Attorneys & Professionals
Given the focus of our blog and the services that we provide to clients, we are obviously routinely publishing content about the unauthorized sales problem and strategies for overcoming the actions of unauthorized sellers.
There are a number of different sources of unauthorized online sales that companies should be aware of, and here are the five most common: 1) authorized distributors; 2) professional resellers; 3) one-off sellers; 4) professional schemers; and 5) sellers who use stolen credit cards to purchase, and distribute, products.
A brief overview of each follows:
Surprising as it might sound, authorized distributors are actually among the most common parties who engage in unauthorized online sales. Some authorized distributors innocently engage in the impermissible online sales, genuinely unaware that they cannot partake in certain activity like selling their products online. Others, meanwhile, simply view third-party websites like eBay as opportunities to sell more products and cash in. Additionally, family members or other close associates of authorized distributors might take their products and sell them online themselves – typically unbeknownst to the authorized sellers.
There are different types of “professional” sellers who engage in unauthorized sales. This group includes bad actors who acquire products in large amounts from authorized distributors and resell them online; some even use specifically designed software to pick up products from other storefronts to resell at inflated prices. These sellers might rely on customers who do not research product prices well enough. Alternatively, they can offer a specific service that others cannot – perhaps the ability to ship overseas at low rates.
This is an extremely common type of seller, but also a typically harmless one. As the name implies, one-off sellers list just a single product (or a small number products) and the product listing disappears upon completion of the sale; there is not continuous online selling activity. A one-off seller might go to eBay simply because he or she purchased a product but no longer wants it or received it as a gift and will not use it. The intent to profit really is not nefarious.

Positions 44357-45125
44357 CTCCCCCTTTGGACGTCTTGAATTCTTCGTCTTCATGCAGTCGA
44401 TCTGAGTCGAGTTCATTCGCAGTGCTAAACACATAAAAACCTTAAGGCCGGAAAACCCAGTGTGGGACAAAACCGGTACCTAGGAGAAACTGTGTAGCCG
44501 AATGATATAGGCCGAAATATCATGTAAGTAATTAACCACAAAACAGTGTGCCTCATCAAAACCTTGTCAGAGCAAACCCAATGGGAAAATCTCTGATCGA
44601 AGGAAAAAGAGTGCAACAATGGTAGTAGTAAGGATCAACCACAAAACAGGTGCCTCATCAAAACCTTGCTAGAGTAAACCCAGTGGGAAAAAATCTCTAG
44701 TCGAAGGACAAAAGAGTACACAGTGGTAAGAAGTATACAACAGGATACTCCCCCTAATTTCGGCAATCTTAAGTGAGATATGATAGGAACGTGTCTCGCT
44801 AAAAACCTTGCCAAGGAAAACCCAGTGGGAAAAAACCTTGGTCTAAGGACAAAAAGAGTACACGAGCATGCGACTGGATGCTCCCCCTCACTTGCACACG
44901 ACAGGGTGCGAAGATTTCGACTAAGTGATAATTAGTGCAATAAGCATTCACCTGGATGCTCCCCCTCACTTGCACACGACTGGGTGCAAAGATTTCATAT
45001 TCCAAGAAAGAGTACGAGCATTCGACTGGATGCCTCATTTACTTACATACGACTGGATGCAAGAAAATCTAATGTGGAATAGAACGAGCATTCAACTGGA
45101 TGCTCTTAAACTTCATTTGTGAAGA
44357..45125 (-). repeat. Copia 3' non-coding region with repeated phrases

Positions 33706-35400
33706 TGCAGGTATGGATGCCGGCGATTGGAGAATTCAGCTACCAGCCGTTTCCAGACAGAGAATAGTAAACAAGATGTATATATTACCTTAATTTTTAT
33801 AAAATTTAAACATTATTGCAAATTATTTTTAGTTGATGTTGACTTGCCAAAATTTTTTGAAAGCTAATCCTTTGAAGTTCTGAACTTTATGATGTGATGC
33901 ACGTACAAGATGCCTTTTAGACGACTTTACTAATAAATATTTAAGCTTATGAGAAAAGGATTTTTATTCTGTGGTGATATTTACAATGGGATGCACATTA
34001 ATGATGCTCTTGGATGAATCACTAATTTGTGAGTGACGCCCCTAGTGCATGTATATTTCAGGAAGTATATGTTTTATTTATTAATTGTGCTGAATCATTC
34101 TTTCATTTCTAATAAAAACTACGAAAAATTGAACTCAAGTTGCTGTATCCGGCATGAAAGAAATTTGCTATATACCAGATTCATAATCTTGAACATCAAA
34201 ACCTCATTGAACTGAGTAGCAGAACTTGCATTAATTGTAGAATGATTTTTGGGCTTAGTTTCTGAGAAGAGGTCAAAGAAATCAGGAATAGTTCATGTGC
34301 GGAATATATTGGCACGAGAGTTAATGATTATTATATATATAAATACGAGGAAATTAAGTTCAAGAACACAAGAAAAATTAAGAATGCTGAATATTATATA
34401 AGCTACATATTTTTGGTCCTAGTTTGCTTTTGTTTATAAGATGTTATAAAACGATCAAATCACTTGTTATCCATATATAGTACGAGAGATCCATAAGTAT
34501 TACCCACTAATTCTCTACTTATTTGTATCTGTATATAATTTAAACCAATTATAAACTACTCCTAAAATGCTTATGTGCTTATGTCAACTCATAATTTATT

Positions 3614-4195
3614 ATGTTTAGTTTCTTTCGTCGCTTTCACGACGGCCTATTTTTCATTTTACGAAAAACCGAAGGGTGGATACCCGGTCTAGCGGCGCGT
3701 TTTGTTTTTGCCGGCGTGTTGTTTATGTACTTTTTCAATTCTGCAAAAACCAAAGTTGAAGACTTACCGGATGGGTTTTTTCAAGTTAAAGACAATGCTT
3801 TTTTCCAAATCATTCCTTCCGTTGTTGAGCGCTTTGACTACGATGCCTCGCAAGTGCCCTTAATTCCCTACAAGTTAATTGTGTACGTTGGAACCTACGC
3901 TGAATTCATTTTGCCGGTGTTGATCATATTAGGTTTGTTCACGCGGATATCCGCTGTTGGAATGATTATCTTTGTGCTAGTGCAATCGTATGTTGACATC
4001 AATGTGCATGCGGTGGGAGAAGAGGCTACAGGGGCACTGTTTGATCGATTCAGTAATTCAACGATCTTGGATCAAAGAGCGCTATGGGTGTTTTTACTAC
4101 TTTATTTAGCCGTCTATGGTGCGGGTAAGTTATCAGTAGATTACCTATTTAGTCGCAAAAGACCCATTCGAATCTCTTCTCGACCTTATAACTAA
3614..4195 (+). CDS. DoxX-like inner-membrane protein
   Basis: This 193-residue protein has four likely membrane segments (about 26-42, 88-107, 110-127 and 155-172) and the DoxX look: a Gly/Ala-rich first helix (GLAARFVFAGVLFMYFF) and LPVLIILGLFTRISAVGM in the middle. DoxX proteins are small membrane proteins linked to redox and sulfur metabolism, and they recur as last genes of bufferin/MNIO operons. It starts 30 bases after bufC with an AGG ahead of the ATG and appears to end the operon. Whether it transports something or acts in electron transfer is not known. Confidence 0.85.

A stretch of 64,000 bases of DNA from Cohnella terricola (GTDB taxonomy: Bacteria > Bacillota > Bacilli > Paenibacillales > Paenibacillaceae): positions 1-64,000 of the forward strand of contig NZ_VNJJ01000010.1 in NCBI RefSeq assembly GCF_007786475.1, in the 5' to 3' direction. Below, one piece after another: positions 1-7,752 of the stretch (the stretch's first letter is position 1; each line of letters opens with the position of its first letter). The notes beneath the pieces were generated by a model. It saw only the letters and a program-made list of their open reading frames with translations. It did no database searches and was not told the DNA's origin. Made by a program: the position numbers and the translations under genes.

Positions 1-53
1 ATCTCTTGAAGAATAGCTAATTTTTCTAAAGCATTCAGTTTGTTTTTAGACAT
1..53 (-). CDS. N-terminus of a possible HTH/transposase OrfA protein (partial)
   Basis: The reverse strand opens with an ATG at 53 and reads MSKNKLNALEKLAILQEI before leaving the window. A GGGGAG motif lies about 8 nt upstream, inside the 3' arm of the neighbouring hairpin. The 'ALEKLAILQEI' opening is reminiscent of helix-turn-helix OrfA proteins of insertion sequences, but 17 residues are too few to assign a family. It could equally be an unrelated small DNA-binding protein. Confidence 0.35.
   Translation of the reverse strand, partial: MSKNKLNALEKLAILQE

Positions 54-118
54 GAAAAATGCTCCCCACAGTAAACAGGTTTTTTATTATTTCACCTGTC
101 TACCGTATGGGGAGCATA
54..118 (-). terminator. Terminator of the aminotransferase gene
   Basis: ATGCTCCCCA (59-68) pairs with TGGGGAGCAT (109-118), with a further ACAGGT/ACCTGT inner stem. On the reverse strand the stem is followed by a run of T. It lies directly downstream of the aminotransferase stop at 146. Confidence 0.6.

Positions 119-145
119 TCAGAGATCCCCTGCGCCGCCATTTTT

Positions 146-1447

Unlike the one-off sellers, this group has a ton to gain financially through unauthorized sales. The “professional schemers” often contact authorized distributors and work with those authorized sellers to purchase products at very low prices. From there, the “schemers” resell the products slightly below retail on unauthorized websites to generate a profit, while the authorized distributors make money based on what is effectively a commission.
Sellers Using Stolen Credit Cards to Purchase (Then Distribute) Products
This unique type of seller lists products at significantly reduced rates, uses stolen credit cards to purchase the products from the company, and then—upon receipt of the products—ships the products to the buyer. The unsuspecting purchaser, in this scenario, pays for the product legitimately through eBay, but the scammer-seller takes the money as his or her entire profit. Because the unauthorized seller used a stolen credit card, he or she is not out any money – regardless of the price of the product (even if it is three or four times the amount for which he or she sold it). The company becomes aware of the unauthorized purchase when it receives a chargeback from the credit card; at this point, the product has already shipped out.
For more information, contact Vorys’ Illegal Online Seller Enforcement team at 877.545.6905. Learn more about the practice at http://www.vorys.com/services-648.html and through https://www.youtube.com/watch?v=FwowrsQp1I4, and follow Whitney on Twitter (@WhitneyCGibson).